This was explained in the decision of Sepulveda v R [2006] NSWCCA 379. In that case, an alleged victim of historical sexual assault secretly recorded a conversation with the alleged offender. The motivation for the recording was to obtain evidence against the alleged offender and to obtain money from the alleged offender in exchange for the recording.

      The court held that it was not ‘reasonably necessary’ to make the recording as the complainant could have contacted police who could have applied for a lawful warrant for the recording.

      ‘Protection’ was defined as defence from danger, harm and evil.

       What does ‘lawful interests’ mean?

      ‘Lawful interests’ depends on the circumstances of each particular case. While there is not a general rule, there are some examples that provide guidance.

      The decision of DW v R [2014] involved a 14-year old girl recording a private conversation with her father, who was found guilty of indecent assault and child pornography charges.

      The recording was made prior to police involvement. The child said she did not think that her step-mother would believe her, and she was afraid of her father, who convinced his wife that she was lying.

      Even after the recording was made, she did not contact police, but rather hid it.

      In that case, the court found that the recording was for the ‘protection of her lawful interests’ based on the recording being made to protect her from further abuse. The court found that due to her age, she couldn’t be expected to understand that police could have obtained a lawful warrant.

      A further example was the decision of R v EP [2019] ACTSC 89. In that case, a woman complained to police that the Accused had threatened to distribute explicit images of her.

      Following this, she found an intimate image of herself on her home driveway. She also took this to police. She later recorded a conversation between herself and the alleged offender where he told her he would disseminate the intimate images of her unless she had sex with him for 3 months.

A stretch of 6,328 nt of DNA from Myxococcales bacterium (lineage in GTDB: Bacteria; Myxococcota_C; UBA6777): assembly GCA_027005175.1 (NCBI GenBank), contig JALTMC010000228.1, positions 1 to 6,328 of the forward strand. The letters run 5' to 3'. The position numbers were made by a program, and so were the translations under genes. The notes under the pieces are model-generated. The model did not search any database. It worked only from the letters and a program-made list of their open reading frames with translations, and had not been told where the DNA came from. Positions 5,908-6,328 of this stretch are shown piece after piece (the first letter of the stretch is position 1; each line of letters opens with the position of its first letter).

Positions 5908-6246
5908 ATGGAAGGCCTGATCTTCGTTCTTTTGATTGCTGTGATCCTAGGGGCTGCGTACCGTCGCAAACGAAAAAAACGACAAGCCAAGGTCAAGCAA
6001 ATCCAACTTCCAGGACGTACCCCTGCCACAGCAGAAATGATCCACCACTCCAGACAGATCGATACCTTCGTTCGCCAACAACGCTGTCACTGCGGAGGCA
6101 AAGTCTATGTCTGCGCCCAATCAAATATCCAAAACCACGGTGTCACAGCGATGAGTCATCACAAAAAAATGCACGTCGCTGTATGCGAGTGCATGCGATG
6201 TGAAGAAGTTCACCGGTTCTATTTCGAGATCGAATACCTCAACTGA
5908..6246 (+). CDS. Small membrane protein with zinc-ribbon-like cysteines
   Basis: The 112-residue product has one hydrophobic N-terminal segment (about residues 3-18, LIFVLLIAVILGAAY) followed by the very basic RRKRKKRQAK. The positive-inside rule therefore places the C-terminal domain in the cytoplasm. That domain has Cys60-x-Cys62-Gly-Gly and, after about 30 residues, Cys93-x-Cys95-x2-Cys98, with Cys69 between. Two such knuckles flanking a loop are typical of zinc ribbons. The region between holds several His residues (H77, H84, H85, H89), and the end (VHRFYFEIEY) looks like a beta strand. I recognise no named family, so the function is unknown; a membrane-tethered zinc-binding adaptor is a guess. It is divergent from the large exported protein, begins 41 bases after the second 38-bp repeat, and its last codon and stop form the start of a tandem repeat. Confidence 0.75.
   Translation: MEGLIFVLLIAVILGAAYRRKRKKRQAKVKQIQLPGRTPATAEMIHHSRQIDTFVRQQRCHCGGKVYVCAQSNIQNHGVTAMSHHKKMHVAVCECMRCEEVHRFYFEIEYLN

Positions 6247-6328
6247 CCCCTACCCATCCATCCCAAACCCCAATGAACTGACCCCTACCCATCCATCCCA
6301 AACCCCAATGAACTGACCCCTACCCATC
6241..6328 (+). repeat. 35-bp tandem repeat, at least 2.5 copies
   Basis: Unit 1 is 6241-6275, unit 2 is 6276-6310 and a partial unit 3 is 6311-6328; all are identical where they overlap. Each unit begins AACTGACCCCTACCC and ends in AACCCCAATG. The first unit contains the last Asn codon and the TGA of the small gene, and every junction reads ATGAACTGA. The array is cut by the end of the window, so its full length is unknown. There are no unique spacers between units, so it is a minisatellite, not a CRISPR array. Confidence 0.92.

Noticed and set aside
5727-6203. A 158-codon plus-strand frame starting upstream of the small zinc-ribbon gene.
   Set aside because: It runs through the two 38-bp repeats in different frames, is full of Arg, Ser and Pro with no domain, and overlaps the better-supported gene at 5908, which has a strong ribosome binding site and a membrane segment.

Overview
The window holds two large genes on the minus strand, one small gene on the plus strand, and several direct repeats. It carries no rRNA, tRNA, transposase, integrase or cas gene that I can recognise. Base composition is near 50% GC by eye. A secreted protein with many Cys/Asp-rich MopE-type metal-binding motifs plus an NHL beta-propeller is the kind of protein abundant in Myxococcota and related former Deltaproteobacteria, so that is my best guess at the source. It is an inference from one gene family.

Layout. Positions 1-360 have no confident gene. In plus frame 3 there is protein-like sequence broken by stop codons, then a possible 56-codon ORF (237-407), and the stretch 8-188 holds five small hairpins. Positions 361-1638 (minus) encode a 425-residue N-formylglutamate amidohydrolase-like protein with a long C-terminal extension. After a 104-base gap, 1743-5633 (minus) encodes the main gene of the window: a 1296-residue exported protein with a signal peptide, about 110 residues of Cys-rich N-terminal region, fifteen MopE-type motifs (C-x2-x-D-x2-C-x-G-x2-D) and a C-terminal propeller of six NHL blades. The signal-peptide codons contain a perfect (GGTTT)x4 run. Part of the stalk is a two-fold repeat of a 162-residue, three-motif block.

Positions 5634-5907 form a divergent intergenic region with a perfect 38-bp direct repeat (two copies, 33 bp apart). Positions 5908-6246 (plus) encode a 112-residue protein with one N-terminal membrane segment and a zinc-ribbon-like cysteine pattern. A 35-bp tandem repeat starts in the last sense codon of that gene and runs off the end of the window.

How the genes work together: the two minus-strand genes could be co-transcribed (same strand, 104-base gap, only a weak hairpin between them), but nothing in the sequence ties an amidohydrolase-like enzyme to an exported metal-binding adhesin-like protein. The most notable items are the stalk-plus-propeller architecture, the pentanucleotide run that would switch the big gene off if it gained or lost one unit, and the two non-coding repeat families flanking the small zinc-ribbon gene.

The court held that it was necessary to make the recording to protect her lawful interests.

      Recording Private Conversations

      The law in Australia makes it clear that the bar on recording only applies to ‘private conversations’.

      A ‘private conversation’ is one where the parties may reasonably assume that they will not be overheard by others.

      One notable exception to the ban on recording, publishing or distributing recordings of private conversations is where police officers apply for and are granted a ‘surveillance device warrant’. This is more commonly known as a ‘wire tap’ or a ‘phone tap’.

      Once the private conversations are recorded, they can be used for the purpose of investigating criminal activity. The recordings may also be tendered in court as evidence if they are relevant to an offence.

      Surveillance device warrants can allow both undercover police officers as well as informers to lawfully record private conversations.

      Is it Legal to Record a Phone Call in Victoria?

      In Victoria, it is against the law to record a private conversation without the express or implied consent of each party.

      Pursuant to Section 6 of the Surveillance Devices Act 1999 (Vic), a person must not knowingly install, use or maintain a listening device to overhear, record, monitor or listen to a private conversation to which the person is not a party. 

      In Victoria, the penalty for recording a private conversation without consent is up to 2 years’ imprisonment and/or 240 penalty units.

      Is it Legal to Record a Phone Call in the Northern Territory?

      In the Northern Territory, it is illegal to record a private conversation without the consent of other parties to a conversation.

      There are some exceptions to this general rule, which include:

      • There is a police warrant.
      • A law enforcement officer is doing so to protect someone’s safety.
      • In the case of emergencies, urgent matters, and serious circumstances where using a recording device is in the public interest BUT the person recording it must submit a written report to an NT judge within two business days

      In the Northern Territory, the maximum penalty for recording a phone call without consent is 2 years’ imprisonment or a fine of up to 250 penalty units.

      Is it Legal to Record a Phone Call in Queensland?

      Unlike other jurisdictions, in Queensland, it is lawful to record a private conversation that you are a party to. This is regardless whether the other party consents to the recording.

      However, it is an offence to publish or distribute that recording unless it is used for legal proceedings or it is reasonably necessary to protect your lawful interests.

      Is it Legal to Record a Phone Call in South Australia?